Not all wireless systems work the same way. Using RF, some systems may be configured as a mesh network while others might be direct. Hubbell’s Building Automation division has its wiHUBB mesh wireless system with a gateway that can accommodate 1,000 of its fixture modules to create a single wireless network. Daintree Networks uses the mesh approach, as well.
“Each device is communicating to the device next to it, lighting to thermostat, thermostat to daylighting sensor, and so on,” Khera said.
In a white paper, “The Value of Wireless Lighting Control,” Daintree Networks authors write: “When all devices are based on the same (or compatible) standards, they all speak the same language. This makes communications within the building much easier to facilitate.”
Cooper Lighting and Osram Sylvania favor open wireless systems. Cooper’s Walma said his company’s system is a bit of a hybrid.
“Wi-Fi blurs the lines between point to point (router) and mesh but enjoys the benefits of mesh,” he said.
When it comes to the home, Lutron saw a customer benefit in developing a proprietary fixed wireless system. Clear Connect operates in the 400-MHz frequency band. It’s designed to avoid interference from other signals in the home, including cordless phones, Wi-Fi, garage-door openers, etc. For Lutron, the system represents a culmination of RF work dating back to 1991 that first resulted in RadioRA, the company’s first wireless home lighting system.
While both fixed and open systems have their own merits, Lind said Lutron to date has favored fixed.
“In our fixed network, robust, dedicated devices have superior RF and processing performance allowing us to create large and scalable spheres of RF coverage,” Lind said.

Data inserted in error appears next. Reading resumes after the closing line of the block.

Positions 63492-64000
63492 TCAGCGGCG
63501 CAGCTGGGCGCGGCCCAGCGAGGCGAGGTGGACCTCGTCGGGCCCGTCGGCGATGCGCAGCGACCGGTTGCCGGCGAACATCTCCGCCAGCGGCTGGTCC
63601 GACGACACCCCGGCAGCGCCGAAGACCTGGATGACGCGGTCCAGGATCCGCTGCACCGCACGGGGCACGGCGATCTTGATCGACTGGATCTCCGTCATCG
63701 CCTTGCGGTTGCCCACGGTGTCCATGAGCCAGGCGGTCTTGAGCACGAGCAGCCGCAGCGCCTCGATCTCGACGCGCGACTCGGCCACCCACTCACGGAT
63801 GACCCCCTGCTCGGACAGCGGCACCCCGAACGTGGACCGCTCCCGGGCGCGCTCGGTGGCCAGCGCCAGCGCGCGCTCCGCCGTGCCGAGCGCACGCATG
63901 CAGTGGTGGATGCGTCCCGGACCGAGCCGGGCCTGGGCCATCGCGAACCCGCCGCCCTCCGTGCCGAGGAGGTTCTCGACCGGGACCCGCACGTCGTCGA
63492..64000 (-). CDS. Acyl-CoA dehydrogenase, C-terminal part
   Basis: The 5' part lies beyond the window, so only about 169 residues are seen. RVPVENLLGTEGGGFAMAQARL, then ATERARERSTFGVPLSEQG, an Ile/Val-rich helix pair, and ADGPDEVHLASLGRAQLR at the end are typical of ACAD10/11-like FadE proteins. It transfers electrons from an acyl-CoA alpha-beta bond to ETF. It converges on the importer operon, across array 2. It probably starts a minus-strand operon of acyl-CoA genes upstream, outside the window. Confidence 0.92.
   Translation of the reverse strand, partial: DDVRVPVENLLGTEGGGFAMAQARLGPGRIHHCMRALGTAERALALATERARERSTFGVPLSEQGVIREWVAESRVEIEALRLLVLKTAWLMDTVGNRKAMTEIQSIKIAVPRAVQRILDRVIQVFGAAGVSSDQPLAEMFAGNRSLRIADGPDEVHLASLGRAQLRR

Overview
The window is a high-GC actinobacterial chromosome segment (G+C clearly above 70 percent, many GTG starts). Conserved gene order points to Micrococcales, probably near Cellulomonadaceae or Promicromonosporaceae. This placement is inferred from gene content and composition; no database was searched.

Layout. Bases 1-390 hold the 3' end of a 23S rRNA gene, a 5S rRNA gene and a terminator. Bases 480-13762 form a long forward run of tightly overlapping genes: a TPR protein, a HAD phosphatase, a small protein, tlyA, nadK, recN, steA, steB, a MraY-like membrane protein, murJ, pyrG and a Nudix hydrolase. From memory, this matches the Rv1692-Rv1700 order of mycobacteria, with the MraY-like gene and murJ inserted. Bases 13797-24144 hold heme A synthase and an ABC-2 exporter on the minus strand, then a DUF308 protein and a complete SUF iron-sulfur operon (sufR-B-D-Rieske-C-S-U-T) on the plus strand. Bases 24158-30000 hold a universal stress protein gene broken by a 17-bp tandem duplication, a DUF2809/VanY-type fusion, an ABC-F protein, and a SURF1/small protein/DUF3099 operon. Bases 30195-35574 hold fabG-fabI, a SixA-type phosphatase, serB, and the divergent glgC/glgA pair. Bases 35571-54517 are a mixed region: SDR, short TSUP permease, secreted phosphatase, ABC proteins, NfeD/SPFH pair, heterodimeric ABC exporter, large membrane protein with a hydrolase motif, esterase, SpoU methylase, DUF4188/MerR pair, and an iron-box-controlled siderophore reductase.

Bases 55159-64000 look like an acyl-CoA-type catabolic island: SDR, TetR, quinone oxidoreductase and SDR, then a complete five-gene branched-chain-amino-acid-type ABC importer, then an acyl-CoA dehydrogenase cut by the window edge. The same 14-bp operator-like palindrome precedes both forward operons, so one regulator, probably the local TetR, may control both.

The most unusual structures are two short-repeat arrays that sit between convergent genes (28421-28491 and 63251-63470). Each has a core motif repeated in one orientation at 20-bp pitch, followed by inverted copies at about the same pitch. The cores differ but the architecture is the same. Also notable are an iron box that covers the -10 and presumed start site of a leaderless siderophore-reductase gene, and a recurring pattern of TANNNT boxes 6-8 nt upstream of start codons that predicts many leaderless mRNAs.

The security question
A new development with fixtures, LEDs in particular, is their ability to be retrofitted or built to handle multiple functions. Cameras, air controllers and monitors, and other sensors are being added to the luminaire. The more programming and transmission of information, the more vulnerable wireless systems can be to hacking.
“I think security with wireless is the next big challenge and resulting opportunity,” Walma said. “Wireless is such a boutique space in the lighting arena with little installation history. We don’t hear of all the challenges. We only seriously considered Wi-Fi once it addressed security with its WPA2 standard developed to prevent hacking. Companies will invest in standards and protocols that ensure security.”
ZigBee uses various encrypted layers to protect its networks but depends on third-party devices and programs represented in its IP/SEP 2.0 security properties to limit its vulnerability.
Though lighting and controls companies have adopted one protocol or another, they seem fairly agnostic in their outlook.
“We are keeping an open mind as technology evolves; every protocol is trying to get better in both security and performance,” Piccirillo said. “We need to pay attention.”